Cape Bruny Lighthouse
Cape Bruny Lighthouse in 2015
|Year first constructed||1838 (first)|
|Year first lit||1996 (current)|
|Construction||rubble masonry tower (first)|
fiberglass tower (current)
|Tower shape||conical tower with double balcony and lantern (first)|
|Markings / pattern||white tower and lantern|
|Tower height||13 metres (43 ft) (first)|
5 metres (16 ft) (current)
|Focal height||93 metres (305 ft) (first)|
105 metres (344 ft) (current)
|Light source||diesel engine (first)|
solar power (current)
|Intensity||1,400,000 cd (current)|
|Range||26 nautical miles (48 km; 30 mi) (current)|
|Characteristic||Fl W 10s. (current)|
|Managing agent||South Bruny National Park|
|Heritage||listed on the Tasmanian Heritage Register|
Features and location
It is the second oldest extant lighthouse tower in Australia, as well as having the longest (158 years) history of being continuously manned. It was first lit in March 1838 and was eventually decommissioned on 6 August 1996.
The project was commissioned by Governor George Arthur in 1835 after a series of shipwrecks south of Bruny Island and construction began in April 1836. The lighthouse was built by convict labour using locally quarried dolerite over two years. When first lit in March 1838 it was Tasmania's third lighthouse and Australia's fourth.
Cape Bruny was initially illuminated by a Wilkins lantern, consuming one pint of sperm whale oil per hour. In 1892, sperm oil was replaced by better quality colza oil. In 1903 the original staircase was replaced and a cast-iron staircase was installed and the Wilkins lantern was replaced with a Chance Brothers lantern, which both remain in the tower today.
In December 2000 the light station area, including the lighthouse, became part of the South Bruny National Park. The lightstation was maintained by a permanent caretaker until 2011 when the Parks & Wildlife established a rotational volunteer caretaker program. Volunteers live on-site in the caretakers cottage for four-week periods, assisting with repairs and general maintenance.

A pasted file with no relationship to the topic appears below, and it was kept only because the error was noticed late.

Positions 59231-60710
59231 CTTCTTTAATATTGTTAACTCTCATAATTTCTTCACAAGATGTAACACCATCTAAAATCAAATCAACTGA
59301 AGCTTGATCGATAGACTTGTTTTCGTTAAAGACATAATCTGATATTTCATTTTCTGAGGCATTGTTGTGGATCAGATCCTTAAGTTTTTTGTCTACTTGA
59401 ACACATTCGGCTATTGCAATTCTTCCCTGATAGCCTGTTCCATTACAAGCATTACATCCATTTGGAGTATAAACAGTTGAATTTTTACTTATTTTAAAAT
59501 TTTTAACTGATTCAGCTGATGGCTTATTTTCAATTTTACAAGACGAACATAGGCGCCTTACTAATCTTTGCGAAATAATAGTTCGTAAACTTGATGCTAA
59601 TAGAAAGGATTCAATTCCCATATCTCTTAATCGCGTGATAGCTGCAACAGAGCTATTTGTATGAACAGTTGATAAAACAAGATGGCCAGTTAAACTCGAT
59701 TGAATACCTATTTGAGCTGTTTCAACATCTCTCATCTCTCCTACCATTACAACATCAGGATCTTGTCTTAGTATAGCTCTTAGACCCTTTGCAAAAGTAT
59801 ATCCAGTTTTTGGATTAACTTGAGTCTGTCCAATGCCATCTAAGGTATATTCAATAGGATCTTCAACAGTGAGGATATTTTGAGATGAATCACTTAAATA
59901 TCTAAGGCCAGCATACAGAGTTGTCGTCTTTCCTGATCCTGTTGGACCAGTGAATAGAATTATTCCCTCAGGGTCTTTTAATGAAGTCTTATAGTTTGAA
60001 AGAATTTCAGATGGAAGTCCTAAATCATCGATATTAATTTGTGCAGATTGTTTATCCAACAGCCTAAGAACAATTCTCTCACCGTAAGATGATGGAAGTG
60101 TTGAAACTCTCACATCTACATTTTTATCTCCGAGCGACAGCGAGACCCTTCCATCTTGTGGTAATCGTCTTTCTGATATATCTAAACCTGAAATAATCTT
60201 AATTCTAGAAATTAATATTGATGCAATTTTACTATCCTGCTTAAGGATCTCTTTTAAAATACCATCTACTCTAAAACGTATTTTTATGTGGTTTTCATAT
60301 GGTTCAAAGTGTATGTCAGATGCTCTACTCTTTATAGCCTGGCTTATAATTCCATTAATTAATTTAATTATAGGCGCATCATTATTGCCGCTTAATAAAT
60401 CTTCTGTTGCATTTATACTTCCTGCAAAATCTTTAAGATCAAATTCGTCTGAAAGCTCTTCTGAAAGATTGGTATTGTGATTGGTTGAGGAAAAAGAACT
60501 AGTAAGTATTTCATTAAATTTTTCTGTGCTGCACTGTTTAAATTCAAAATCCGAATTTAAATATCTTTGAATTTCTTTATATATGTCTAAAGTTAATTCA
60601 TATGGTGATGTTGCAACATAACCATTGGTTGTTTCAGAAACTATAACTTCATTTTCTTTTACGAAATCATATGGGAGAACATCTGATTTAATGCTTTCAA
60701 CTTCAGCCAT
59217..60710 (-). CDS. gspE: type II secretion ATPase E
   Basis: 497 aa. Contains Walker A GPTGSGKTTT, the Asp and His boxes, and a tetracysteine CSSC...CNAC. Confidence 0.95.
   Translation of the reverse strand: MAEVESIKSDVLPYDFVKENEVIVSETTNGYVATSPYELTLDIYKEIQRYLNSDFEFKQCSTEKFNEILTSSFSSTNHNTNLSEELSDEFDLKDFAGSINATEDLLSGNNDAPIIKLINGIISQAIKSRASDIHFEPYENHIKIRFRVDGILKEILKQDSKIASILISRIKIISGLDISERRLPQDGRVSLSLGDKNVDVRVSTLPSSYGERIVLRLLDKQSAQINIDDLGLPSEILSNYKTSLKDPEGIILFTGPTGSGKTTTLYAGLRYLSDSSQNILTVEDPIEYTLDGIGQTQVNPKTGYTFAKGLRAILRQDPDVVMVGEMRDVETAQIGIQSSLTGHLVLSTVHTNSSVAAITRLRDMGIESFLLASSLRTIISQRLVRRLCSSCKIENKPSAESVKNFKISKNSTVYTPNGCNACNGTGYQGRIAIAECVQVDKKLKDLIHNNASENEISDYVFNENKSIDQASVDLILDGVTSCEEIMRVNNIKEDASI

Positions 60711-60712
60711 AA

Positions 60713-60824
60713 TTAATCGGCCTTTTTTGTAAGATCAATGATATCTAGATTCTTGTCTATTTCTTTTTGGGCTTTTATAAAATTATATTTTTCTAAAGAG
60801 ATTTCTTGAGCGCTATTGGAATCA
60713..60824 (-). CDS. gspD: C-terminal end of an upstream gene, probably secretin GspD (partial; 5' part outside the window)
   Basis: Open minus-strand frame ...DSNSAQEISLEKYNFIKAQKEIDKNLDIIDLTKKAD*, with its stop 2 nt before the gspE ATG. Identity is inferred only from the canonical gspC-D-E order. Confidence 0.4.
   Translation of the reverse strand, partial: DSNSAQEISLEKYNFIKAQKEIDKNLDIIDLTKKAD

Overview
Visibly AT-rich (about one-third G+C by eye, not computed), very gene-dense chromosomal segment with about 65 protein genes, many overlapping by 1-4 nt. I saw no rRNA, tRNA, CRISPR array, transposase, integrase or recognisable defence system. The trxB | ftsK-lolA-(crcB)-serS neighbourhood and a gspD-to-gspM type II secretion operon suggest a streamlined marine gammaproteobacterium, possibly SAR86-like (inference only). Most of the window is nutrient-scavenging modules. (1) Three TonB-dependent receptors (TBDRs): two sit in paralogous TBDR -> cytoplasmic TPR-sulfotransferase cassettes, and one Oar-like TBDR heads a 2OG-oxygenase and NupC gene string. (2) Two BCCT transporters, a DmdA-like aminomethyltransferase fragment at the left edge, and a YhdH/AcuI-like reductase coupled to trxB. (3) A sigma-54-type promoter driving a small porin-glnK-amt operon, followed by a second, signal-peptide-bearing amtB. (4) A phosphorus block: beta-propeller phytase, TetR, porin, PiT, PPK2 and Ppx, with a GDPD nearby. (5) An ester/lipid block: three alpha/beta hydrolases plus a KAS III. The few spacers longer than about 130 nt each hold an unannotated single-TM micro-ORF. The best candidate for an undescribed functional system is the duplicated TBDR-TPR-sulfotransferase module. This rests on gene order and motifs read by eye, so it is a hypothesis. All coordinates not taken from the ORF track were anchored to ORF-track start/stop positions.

In June 2012, the Tasmanian Government sought expressions of interest from commercial operators wishing to take over the operation and management of the Cape Bruny Light Station. No tender was awarded and the site is managed by the Parks & Wildlife Service with assistance from volunteers. Following the tender process, only one company began tours of the South Bruny National Park and Cape Bruny Light Station that takes tourists to visit the Cape Bruny Lightstation - Bruny Island Safaris The latter, Bruny Island Safaris, also operates tours inside the lighthouse tower.
An active light tower is located nearby on a fiberglass construction of 4 metres (13 ft) height. Its light characteristic is "Fl. 10 s", i.e. a white flash every 10 seconds. The lightsource emits from a focal plane at 93 metres (305 ft) above sea level.
- Cape Bruny Lighthouse Lighthouses of Australia Inc.
- Tasmanian Parks & Wildlife Service. "Cape Bruny Lighthouse". Retrieved 17 March 2013.
- Lighthouses of Australia Inc. "Cape Bruny Lighthouse". Archived from the original on 18 March 2013. Retrieved 17 March 2013.
- Parks & Wildlife Service, Tasmania. "Guide to Tasmania's Historic Places - Cape Bruny Lighthouse". Retrieved 29 November 2007.
- "The light on Bruny Island's Cape". Australian Broadcasting Corporation. Retrieved 17 March 2013.
- Tasmanian Government Tenders. "Expressions of Interest - Cape Bruny Light Station - South Bruny National Park". Retrieved 17 March 2013.
- Rowlett, Russ. "Lighthouses of Australia: Tasmania". The Lighthouse Directory. University of North Carolina at Chapel Hill. Retrieved 21 July 2008.